Hollywood Camera Work Directing Actors T
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0:00 - Intro2:37 - Welcome to John4:56 - Differences between "normal" actors and stars?7:53 - How does conversation with a star sound differently?10:47 - What does the first conversation with an actor sound like?12:55 - Directors direct too much?13:39 - Directing in actions15:08 - Different actor results in different performance15:49 - Directing a regular on a TV show19:30 - Making the scenes work20:46 - Making an actor not do something23:27 - Criticizing actors24:43 - Retakes for the heck of it25:28 - Every take doesn't need direction27:50 - Shaking up the scene29:39 - Directing Jack Nicholson34:17 - Marlon Brando testing his director37:06 - What if actor won't discuss character?40:38 - Gaining an actor's trust44:32 - Calming an actor's nerves47:38 - Super-confident actors50:02 - How much to direct52:51 - Taking bad direction back53:33 - Giving actors attention after a take56:02 - Being there for actors57:01 - Directors should try a bit of acting58:23 - Actors can see through a director59:12 - Gaining the trust of actors1:02:38 - How much freedom should actors have?1:12:36 - Does a director need to be certain?1:15:21 - Getting everybody invested in it1:18:48 - How much or how little to direct?1:25:51 - Imaginary directing situation: Joe Pesci1:28:15 - Giving actors obstacles instead of directing them1:35:48 - Working with strong-willed actors1:40:25 - Strong-willed actors testing the director1:46:49 - Summary of insights1:53:07 - John's new book On Directing1:56:07 - Wrap up
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A groundbreaking learning tool used by everyone from beginners to Academy Award winners, the course teaches high-end camera work through over 9 hours of 3D animated instruction on 6 DVDs.Besides working with actors, blocking is one of the most important things a Director does, and should be really good at. Yet most books, videos and many film schools barely touch the basics.
The course was created by director Per Holmes, who spent over half a decade developing an all-inclusive language of high-end feature camera work for personal use, and then realized how much others would benefit from these techniques.
The course also deals with the problem that blocking often grabs so much of our attention that we're forced to choose between doing camera work or nurturing great performances. If we choose acting, the camera work suffers. If we choose camera work, the actors are often left to direct themselves. One of the key goals of the course is to have great camera work become so automatic that we can do both at the same time.
The higher purpose of the course is to do as meaningful and expressive camera work as possible. While the course spends a lot of time getting good at technical things like complex line-issues, the deeper goal is to have a profound understanding of the how and why of everything. Ultimately, the goal is to have as clear and precise an emotional impact as possible. All the hot moves we can create (and we do create a lot) are really means to that end.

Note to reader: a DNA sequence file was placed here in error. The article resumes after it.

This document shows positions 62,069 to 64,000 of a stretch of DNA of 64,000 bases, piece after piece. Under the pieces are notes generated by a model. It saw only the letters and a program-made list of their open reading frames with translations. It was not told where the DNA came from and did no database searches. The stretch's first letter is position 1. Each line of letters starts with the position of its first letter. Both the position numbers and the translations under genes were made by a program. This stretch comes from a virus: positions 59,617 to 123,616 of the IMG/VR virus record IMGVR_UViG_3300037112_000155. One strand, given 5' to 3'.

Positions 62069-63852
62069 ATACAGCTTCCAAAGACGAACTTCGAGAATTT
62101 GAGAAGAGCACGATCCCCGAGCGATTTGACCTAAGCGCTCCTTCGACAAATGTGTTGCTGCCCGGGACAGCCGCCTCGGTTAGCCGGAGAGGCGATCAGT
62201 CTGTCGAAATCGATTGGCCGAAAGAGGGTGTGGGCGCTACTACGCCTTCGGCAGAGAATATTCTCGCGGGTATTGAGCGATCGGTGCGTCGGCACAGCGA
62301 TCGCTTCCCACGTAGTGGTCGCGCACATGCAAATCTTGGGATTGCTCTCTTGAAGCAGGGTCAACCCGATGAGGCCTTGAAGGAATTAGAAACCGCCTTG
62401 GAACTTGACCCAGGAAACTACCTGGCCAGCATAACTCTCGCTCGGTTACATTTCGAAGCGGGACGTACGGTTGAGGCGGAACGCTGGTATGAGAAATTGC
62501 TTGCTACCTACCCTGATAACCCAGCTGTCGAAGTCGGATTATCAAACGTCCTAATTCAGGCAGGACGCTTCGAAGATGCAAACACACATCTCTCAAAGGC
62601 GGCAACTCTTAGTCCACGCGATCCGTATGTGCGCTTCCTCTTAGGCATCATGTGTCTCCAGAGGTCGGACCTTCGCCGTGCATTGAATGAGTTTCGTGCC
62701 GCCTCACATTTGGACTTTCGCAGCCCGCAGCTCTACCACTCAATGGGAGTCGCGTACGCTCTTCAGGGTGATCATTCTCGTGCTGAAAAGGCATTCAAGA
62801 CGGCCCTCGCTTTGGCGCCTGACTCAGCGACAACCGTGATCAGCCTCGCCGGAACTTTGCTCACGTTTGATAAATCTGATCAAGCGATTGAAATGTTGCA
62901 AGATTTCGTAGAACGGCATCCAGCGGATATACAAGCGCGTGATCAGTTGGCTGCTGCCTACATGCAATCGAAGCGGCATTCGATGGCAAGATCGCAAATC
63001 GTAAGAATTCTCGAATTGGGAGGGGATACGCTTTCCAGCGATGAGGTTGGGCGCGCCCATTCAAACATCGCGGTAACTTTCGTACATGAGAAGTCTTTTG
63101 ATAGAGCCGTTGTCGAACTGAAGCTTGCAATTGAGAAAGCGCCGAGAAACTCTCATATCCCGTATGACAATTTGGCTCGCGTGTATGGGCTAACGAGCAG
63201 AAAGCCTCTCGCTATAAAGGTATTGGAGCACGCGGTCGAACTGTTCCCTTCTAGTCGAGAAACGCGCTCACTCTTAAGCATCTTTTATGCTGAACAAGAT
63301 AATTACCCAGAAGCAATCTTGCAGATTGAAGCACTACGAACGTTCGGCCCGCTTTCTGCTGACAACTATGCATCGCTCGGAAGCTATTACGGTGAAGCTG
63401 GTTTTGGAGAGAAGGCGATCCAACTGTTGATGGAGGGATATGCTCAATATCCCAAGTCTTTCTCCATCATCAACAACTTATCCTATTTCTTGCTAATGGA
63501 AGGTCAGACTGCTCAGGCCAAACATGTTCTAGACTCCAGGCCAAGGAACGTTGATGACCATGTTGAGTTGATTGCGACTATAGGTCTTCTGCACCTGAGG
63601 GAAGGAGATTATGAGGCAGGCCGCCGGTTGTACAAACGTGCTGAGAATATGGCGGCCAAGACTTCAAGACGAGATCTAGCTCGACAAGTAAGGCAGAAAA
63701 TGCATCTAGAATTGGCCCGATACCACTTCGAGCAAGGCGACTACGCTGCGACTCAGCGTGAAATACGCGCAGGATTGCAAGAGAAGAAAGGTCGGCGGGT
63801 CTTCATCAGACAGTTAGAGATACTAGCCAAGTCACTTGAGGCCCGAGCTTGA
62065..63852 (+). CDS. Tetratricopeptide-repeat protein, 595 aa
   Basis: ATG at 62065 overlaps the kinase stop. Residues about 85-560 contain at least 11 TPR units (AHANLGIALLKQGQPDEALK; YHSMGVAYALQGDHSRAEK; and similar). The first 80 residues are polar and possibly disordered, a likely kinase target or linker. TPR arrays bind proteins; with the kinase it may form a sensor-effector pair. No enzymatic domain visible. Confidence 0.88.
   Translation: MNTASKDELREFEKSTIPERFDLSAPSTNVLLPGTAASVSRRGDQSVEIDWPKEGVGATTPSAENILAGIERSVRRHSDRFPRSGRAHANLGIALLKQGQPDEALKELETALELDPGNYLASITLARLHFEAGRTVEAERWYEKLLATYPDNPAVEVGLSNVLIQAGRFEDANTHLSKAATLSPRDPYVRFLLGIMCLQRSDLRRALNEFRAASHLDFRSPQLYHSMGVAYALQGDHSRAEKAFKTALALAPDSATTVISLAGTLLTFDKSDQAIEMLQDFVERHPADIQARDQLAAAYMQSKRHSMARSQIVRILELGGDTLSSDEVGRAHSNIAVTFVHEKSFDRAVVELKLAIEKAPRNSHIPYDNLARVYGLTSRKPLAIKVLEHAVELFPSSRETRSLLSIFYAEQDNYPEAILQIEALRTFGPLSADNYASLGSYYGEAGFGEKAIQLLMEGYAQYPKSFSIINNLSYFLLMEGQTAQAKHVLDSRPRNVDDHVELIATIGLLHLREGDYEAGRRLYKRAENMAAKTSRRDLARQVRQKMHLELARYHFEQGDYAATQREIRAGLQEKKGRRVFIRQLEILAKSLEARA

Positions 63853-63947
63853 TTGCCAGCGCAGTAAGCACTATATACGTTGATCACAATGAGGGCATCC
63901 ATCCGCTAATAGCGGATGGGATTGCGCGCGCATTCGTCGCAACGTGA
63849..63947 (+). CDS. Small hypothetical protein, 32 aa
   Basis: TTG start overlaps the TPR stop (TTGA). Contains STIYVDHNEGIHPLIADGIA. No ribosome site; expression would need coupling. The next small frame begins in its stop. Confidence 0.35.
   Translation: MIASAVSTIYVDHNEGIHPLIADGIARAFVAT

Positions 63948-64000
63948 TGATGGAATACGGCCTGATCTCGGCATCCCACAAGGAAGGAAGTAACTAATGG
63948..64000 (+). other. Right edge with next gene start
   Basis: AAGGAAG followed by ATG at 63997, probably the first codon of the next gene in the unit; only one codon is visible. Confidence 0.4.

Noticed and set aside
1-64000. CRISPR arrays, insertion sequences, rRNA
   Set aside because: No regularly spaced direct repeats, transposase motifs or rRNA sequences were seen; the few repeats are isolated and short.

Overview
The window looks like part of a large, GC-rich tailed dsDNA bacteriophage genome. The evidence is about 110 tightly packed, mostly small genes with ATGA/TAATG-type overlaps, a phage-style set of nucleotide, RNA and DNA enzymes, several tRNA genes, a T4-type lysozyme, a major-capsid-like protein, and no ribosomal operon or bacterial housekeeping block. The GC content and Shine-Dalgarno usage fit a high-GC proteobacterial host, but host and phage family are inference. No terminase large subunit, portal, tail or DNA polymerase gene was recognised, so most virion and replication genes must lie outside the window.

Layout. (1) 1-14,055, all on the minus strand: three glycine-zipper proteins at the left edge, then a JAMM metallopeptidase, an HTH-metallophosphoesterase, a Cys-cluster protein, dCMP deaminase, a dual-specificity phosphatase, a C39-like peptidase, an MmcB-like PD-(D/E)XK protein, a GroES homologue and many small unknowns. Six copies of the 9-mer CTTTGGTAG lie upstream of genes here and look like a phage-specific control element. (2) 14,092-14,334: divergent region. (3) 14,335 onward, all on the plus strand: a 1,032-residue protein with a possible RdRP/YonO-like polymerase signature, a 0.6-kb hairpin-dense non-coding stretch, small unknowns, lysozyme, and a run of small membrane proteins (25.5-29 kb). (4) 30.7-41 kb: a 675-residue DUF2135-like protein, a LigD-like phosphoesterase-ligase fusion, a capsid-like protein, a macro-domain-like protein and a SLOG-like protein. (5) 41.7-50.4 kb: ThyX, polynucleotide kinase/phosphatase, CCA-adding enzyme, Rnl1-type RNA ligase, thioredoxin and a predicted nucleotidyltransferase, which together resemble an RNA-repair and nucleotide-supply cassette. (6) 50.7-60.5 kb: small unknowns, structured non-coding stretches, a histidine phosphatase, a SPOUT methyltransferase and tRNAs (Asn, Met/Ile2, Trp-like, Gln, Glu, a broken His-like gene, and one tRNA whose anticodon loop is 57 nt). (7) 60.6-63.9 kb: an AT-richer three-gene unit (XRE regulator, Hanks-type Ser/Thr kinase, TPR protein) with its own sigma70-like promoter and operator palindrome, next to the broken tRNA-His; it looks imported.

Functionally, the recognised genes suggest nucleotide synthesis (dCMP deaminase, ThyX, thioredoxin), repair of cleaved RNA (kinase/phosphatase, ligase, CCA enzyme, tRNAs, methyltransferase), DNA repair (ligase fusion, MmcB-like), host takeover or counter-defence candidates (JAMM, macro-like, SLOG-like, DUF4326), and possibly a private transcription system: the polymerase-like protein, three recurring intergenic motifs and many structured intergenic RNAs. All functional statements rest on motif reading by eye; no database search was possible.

Models are not just the most patient actors, there's a very particular reason The Master Course uses them: They are completely expressionless. As we work with dynamics between the characters and blocking camera moves, all emotions must be coming from the camera work.
Working with models is incredibly educational, because the effect of every technique becomes so clear. As soon as we separate the acting performance from the camera work, we get a much deeper understanding of how the camera work infers thoughts and feelings.
Learning Directing in 3D is a unique approach that is superior to any current method. Blocking techniques become extremely clear, we can quickly superimpose visual aids such as lines and field-of-view, and visualize many cameras at once when they're designed to work together.
3D is really the ideal environment for learning camera work, and makes advanced techniques obvious. Without the need for wrestling with diagrams in a book, we immediately get to see every technique, both from the camera's perspective, and how it fits into the mechanics of the scene.
It's not uncommon for Actors to feel creatively restricted by meticulous camera work and having to hit marks to the millimeter. But the truth is that good camera work can bring a depth to the character that is simply impossible to achieve by the performance alone. A deep understanding of camera work allows an Actor to really know what is being communicated, and take control of his or her performance in a whole new way.
A script is a blueprint for a movie, and a Writer with blocking skills is able to create writing that translates seamlessly into camera work without necessarily cluttering the script with stage directions. Writing that's done with blocking in mind is very easy to Direct - or hard to Direct wrong - and ensures that more of your vision ends up on screen.